Some people find it impossible to accept
That all people are deserving of respect
Fairness and decorum they will reject
And scorn it as politically correct.
Two Decembers ago Fox News’ Megyn Kelly declared on her show that, “…by the way for all you kids watching at home Santa just is white…” That statement caused quite a stir, but as the persona of Santa/Saint Nicholas/Father Christmas/Kris Kringle has progressed through several centuries and many countries, it’s quite possible that this jolly man might have at some time been darker complexioned than the current version. There is even some historical indication that women might have taken turns during the progression of the Santa concept (although some children in the U.K. who were recently asked if Santa could be a woman had some interesting answers that proved we still have a way to go on the gender bias thing – hmmm).
But this “discussion” over the color of Santa Claus does point out the resistance of some to our multicultural society and the use of the term, “politically correct” in a derisive, mocking or scornful manner. Some claim that the term refers to what they also call “Cultural Marxism, the concept of which can be traced back to World War One. However, as a woman who came of age during the Women’s Movement of the 1970s and more recently as a former manager in a global Fortune 500 multicultural workplace and currently as a business etiquette consultant and trainer, I have a different viewpoint.
It seems that the term “political correctness” — at least in the 1970s and I believe it is the same today — was and is used by those who resent, and perhaps fear, changing practices that recognize all people as being equal under the law as well as in polite society. The term currently is being tossed around by some of our Presidential candidates. In the ’70s, when I first heard the term, some men used it in a derisive manner when they were required either by law or common decency to refer to women in respectful terms or to treat them as social or business equals. Likewise, it was used by some when complaining about having to refer to or address African Americans, Latinos and other ethnic groups — in respectful or equal terms. Until laws were passed that recognized and protected the rights and equality of certain groups, no one it seemed was spared disrespect and unequal treatment. The practice of calling individuals as well as entire groups of people by unflattering or insulting names in society at large, harassing them in the workplace and restricting their access or liberty has been widespread for ages.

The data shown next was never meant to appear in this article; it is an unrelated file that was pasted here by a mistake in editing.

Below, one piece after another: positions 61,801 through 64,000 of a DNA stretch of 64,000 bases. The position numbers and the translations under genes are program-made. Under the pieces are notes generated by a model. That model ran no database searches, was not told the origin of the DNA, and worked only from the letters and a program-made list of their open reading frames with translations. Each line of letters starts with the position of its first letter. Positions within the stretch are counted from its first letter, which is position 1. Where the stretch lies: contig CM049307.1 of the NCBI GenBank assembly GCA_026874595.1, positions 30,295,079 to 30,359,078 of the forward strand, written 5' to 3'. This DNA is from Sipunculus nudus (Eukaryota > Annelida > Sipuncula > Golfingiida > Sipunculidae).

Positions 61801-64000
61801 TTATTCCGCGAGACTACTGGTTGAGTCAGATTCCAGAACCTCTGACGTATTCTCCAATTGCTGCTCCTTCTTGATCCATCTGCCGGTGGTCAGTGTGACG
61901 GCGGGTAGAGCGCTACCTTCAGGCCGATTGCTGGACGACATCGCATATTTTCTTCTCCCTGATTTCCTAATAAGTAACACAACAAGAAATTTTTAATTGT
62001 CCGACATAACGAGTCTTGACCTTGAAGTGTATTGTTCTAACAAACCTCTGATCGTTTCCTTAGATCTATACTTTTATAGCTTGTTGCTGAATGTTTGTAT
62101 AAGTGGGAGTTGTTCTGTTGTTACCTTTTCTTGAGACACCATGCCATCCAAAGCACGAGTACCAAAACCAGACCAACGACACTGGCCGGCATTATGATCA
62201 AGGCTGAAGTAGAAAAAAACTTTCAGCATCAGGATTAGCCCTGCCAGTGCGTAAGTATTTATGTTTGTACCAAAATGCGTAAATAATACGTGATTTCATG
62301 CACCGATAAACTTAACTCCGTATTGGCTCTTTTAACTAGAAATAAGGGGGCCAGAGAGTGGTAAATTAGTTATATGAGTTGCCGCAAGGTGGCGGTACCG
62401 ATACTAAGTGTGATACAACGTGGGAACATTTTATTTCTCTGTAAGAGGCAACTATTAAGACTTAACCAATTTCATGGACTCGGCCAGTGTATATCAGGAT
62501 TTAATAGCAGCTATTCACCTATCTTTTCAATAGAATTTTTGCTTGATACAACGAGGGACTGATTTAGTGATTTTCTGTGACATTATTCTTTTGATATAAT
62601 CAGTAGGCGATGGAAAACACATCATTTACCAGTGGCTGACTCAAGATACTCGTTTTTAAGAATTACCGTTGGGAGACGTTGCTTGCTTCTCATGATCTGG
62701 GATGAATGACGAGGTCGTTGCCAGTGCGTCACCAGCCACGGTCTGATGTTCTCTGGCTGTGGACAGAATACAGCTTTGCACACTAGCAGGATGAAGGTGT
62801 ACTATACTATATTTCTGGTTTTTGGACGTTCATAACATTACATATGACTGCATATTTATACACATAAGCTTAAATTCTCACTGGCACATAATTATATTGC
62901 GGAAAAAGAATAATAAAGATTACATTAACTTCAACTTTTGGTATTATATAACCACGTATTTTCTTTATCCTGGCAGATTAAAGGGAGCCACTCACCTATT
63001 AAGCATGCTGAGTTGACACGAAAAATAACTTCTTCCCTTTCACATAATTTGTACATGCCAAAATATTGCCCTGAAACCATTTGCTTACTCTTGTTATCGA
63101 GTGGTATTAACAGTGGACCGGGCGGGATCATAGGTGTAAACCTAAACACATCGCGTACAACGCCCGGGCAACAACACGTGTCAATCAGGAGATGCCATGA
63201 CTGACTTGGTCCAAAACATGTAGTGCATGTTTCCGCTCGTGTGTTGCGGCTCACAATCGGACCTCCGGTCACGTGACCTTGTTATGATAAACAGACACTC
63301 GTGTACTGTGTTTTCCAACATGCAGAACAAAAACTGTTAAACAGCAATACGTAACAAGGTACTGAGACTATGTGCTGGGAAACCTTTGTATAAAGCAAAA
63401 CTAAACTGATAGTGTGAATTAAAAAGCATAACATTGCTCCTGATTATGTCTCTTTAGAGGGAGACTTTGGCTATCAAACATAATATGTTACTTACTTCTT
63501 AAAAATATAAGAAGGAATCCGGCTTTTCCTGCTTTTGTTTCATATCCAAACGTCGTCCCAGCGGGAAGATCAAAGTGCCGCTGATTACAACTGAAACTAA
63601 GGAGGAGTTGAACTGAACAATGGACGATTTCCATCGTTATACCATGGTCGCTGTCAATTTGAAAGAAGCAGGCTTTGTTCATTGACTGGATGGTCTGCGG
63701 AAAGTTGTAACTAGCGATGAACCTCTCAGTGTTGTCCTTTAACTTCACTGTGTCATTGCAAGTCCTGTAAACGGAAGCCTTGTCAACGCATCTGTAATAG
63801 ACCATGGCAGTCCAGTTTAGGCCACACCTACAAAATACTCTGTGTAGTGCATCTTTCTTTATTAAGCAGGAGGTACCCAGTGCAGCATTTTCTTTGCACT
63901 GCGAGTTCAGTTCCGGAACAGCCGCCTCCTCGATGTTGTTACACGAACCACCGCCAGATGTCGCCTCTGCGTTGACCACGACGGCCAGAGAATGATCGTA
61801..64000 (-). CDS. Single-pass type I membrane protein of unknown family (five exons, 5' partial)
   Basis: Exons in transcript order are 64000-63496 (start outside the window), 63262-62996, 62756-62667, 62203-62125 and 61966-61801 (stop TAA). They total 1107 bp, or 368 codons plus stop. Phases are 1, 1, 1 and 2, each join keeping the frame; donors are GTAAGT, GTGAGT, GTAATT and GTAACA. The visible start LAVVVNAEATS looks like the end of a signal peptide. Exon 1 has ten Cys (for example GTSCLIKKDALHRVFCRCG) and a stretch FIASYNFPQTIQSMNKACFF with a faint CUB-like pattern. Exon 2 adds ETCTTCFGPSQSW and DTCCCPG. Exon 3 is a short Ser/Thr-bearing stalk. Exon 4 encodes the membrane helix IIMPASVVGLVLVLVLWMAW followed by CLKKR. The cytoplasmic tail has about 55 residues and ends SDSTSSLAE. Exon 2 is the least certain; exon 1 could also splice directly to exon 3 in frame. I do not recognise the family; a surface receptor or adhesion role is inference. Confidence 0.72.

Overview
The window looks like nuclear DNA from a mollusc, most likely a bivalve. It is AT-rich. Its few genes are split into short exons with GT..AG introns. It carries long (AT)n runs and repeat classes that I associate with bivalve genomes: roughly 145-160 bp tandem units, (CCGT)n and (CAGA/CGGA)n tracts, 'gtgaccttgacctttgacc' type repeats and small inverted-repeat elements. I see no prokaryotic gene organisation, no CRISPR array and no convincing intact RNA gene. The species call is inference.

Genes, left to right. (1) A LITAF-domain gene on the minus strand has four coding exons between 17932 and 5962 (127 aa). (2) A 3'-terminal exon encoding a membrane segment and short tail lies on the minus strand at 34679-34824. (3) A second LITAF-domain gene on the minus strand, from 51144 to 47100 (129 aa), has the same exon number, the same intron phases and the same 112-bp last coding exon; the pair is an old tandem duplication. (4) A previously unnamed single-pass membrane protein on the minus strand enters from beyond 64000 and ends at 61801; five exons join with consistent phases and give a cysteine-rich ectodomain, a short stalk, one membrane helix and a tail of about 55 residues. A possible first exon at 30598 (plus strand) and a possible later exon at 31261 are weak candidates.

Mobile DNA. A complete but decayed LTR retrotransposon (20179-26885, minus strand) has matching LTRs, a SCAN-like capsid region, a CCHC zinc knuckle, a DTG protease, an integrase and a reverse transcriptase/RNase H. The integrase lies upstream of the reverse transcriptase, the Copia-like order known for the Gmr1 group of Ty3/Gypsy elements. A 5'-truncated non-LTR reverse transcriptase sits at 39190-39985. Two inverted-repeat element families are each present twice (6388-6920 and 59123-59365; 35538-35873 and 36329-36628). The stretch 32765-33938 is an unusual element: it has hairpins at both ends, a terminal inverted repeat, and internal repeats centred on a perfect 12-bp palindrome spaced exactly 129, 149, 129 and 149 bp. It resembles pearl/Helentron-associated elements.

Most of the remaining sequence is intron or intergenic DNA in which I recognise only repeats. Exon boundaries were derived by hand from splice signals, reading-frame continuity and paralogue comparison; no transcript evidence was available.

Modern laws and improved business practices to a great extent have changed the way people are treated. But that doesn’t mean resentment by some doesn’t linger. Unfortunately, that resentment can sometimes break through and result in backlashes in very ugly ways. So, to my mind invoking the term “politically correct” is a way to justify discriminatory and bullying behavior, which runs afoul of the principles of business etiquette and protocol in the U.S. and many other countries. Treating people with respect, dignity, fairness, kindness and understanding perhaps is politically correct, but it is also morally correct, and a decent and intelligent way to live one’s life.
Thus, whether your Santa Claus is black or white, man or woman; you’re a Muslim woman whose religion requires you to cover your head in your workplace; you’re a gay person who wishes not to be bullied on campus or at work or fired for your sexual orientation; or you’re a Dreamer who wishes for fairness, understanding and dignity — and for everyone else who reads these words — my wish for you is a peaceful and joyous holiday season and a civil and productive New Year.
And for everyone who is celebrating Christmas, please have a very merry one indeed! Ho! Ho! Ho!
Until next time,